US lingerie brand Aerie is showing the rest of the advertising industry how inclusive imagery is done – including not patting themselves on the back for taking action.
The brand's latest online product pages include women with a range of disabilities, illnesses, ethnicities, ages and shapes. Wheelchairs, crutches, insulin pumps for Type 1 Diabetes, ostomy bags and mastectomies feature among the diverse group of women of all backgrounds, ages and sizes seen sporting the full product range – from bralets to performance wear.
Instead of orchestrating a big launch to shout about the new visuals, the brand simply added them to existing product pages – doubtlessly counting on customers to share them on social feeds in their own time. Response was vocal and overwhelmingly positive, with advocacy groups lauding the casual inclusion, and many people saying this was the first time they saw themselves in commercial imagery.
The move is a continuation of Aerie's previous efforts to shift the needle when it comes to keeping it real. In 2014, the #AerieReal campaign abandoned retouching its models, revealing the realities of stretch marks, scars, and all the ways flesh organically bunches and spills when even the trimmest bodies twist and bend – a move that led to drastic sales growth.
The takeaway is as straightforward as Aerie's approach: if a brand expects to sell to any type of consumer, it has to make every type of life experience a part of its brand identity. For more on navigating inclusive branding, check out No Offence: Speak the Language of Now and A Fashion A'woke'ning.
Blurring the line between physical and digital retail is high on many retailers’ agendas. L’Oreal has announced a digital advice tool that plans to engage consumers seeking the convenience of shopping from a mobile device while also receiving a personalised experience.
The digital tool is powered by augmented reality (AR) and live-streaming technology, and connects shoppers with beauty experts through live video chat. This allows users to receive real-time, one-to-one tutorials from home.
Consumers can book live consultations with beauty assistants via video chat, bringing the traditionally exclusive in-store experience to shoppers’ mobile phones. The AR and advanced facial recognition technology enables beauty experts to show customers how products would look on them, demonstrate application techniques and explain product benefits – all while tailoring the advice to consumers’ specific beauty needs. Customers can then purchase the recommended products directly through the app.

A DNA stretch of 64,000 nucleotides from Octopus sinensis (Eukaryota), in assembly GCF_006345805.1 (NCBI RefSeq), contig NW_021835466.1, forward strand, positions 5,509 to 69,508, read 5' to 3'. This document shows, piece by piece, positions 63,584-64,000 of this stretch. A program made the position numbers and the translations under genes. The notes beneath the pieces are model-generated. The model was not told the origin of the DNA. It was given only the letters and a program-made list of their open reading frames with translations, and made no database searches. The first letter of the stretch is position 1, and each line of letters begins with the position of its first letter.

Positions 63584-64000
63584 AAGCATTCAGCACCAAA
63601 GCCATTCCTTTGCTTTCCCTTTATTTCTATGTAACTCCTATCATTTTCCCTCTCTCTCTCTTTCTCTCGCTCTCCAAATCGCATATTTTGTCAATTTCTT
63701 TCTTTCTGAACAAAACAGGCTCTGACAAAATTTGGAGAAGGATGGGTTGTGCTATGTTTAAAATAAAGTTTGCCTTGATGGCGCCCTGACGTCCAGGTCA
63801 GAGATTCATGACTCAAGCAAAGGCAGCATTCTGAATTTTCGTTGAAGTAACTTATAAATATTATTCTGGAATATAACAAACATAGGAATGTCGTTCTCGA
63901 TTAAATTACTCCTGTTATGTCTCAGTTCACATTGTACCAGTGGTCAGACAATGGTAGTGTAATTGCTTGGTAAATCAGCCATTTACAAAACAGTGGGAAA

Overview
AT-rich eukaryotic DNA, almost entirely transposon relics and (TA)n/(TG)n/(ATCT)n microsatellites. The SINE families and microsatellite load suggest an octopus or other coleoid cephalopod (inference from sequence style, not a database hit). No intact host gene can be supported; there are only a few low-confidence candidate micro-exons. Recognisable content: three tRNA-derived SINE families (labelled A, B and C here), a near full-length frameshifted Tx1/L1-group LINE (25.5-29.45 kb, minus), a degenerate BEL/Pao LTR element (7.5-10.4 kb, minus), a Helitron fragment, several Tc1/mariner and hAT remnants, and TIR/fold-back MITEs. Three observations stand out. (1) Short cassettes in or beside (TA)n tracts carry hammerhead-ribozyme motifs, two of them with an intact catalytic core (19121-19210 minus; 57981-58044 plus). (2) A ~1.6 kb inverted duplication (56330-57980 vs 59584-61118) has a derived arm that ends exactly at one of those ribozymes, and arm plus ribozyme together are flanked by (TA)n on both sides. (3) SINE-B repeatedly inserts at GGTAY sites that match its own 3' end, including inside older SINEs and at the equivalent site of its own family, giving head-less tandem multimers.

The platform reaches the very heights of convenient and conversational shopping, providing a make-up store experience that can be easily completed from home with the touch of a button. Stylus retail expert Stefanie Dorfer says the AR technology – provided by L'Oréal-owned facial recognition software company ModiFace – “will break down the silos of digital and physical retail, finally blending the best of the two worlds”.
The platform will launch later this year via L'Oréal’s sub-brand NYX, and is expected to be rolled out in 65 countries. For more on live and interactive mobile beauty advice, see Estée Lauder x Google: Voice-Activated Beauty, Interactive & Shoppable: Live-Video Shopping Platform, and Facebook x Rimmel: Voice-Activated Make-Up App.
There is an epidemic of alcohol-driven sexual assault in American college campuses. New wearable blood-alcohol monitor Buzz helps college students stay safe while having fun, by digitising consent and alerting the wearer's chosen contacts when assistance is needed.
Created by US design firm New Deal Design and OB-GYN Dr. Jennifer Lang, the Buzz wristband analyses the wearer's blood alcohol concentration (BAC) through their skin and records it on an accompanying app.
Wearers build a community of friends on their app, creating a ready-made support group in case of over-intoxication. The wristband physically alerts the wearer to elevated levels of intoxication via vibrations and flashing lights. Additionally, it sends notifications to the wearer's friends through the app, alerting them if there is a risk to their friend's physical wellbeing.